Can you remember Turing Pi mini-ITX cluster board taking up to 7 Raspberry Pi Compute Modules launched last year? Honestly, I had forgotten about it until I was asked this morning is Gumstix CM4 to CM3 adapter could be used to replace Compute Modules 3 with Compute Modules 4 in the cluster board. When I went to Turing Pi website to have a look at the board, I discovered the company had made an announcement about Turing Pi 2 cluster board specifically designed to take up to four Raspberry Pi CM4 modules.

  • Raspberry Pi CM3+ based DIN-railer features isolated I/O module

    STV Electronic has launched an “I/O Module 16” extension for its Raspberry Pi CM3+ based “Smart Manager 4.0” DIN rail PC featuring configurable, isolated DIO. Up to 8x modules with 128 I/Os can be controlled from a single system.

    We missed the Embedded World announcement in early March from German embedded vendor STV Electronic, introducing a Smart Manager 4.0 DIN-rail computer based on the Raspberry Pi Compute Module 3+. This week, the company announced an IO Module 16 add-on for the system, which is designed for industrial control and building automation.

  • Arduino Blog » Gigantic pumpkin dispenses candy at the push of a button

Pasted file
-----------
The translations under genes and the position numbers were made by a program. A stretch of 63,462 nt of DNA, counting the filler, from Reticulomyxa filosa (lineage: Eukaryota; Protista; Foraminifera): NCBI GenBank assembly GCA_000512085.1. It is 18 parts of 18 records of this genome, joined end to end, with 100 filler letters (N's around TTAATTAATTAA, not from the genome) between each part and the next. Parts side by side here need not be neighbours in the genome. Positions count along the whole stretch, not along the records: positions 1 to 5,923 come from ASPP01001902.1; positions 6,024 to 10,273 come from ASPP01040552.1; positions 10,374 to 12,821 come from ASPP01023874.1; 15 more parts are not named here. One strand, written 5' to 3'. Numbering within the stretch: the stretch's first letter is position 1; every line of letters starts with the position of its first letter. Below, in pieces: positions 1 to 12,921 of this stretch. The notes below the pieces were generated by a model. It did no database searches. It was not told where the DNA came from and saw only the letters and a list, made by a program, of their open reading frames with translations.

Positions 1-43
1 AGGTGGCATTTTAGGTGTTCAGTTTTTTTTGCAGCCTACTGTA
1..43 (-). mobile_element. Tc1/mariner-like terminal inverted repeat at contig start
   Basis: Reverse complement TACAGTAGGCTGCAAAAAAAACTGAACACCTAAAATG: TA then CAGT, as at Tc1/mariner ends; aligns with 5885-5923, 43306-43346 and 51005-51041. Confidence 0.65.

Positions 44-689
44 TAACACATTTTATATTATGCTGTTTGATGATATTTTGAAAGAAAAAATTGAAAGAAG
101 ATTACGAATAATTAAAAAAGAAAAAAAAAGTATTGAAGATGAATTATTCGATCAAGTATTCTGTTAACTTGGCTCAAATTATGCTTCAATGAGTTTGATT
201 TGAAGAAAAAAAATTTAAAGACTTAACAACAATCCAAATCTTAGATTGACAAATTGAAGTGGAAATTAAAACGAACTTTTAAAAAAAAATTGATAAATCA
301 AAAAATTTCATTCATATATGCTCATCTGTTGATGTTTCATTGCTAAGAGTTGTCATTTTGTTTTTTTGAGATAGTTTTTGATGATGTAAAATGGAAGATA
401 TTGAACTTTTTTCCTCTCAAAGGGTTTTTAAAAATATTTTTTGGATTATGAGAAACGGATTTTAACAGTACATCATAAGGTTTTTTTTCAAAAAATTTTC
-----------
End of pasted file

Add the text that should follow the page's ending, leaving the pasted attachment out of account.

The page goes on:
YouTuber Brankly is going to be giving out candy in style this Halloween. Or, more accurately, his automated pumpkin system is going to take care of the task for him.

    His large fake jack-o’-lantern sits atop a hilariously smaller skeleton body, and hides inside a servo-driven turntable dispensing mechanism. As it rotates, treats are pushed out of a tongue-like slide mechanism, where it’s detected by two infrared sensors. This detection stops (and reverses) the dispensing plate, while the bowl in front illuminates.

  • Arduino Blog » Minimal metal detector made with an Arduino and a coil of wire

    For an easy DIY metal detector setup, look no further than this project by creator “rgco.” 

    The handheld device uses a 20-60 turn coil of 26AWG enameled wire, connected across an Arduino Uno or Nano’s pins 8 and 10. A series of pulses is continuously sent out by pin 10, which are delayed in reaching pin 8 according to the inductance across the coil. As this coil approaches other metallic objects, the effective inductance changes, thus varying the delay in the signal reaching pin 10.

    This effect is sensed by the Arduino, outputting chirps on a buzzer as audio feedback when metal is nearby. To convert it into a practical device, the Nano configuration is stuffed into a Tic Tac container, with the coil held at a distance with two skewer sticks.

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Leaving Mozilla and Recalling One's Job in Mozilla

  • yoric.steps.next()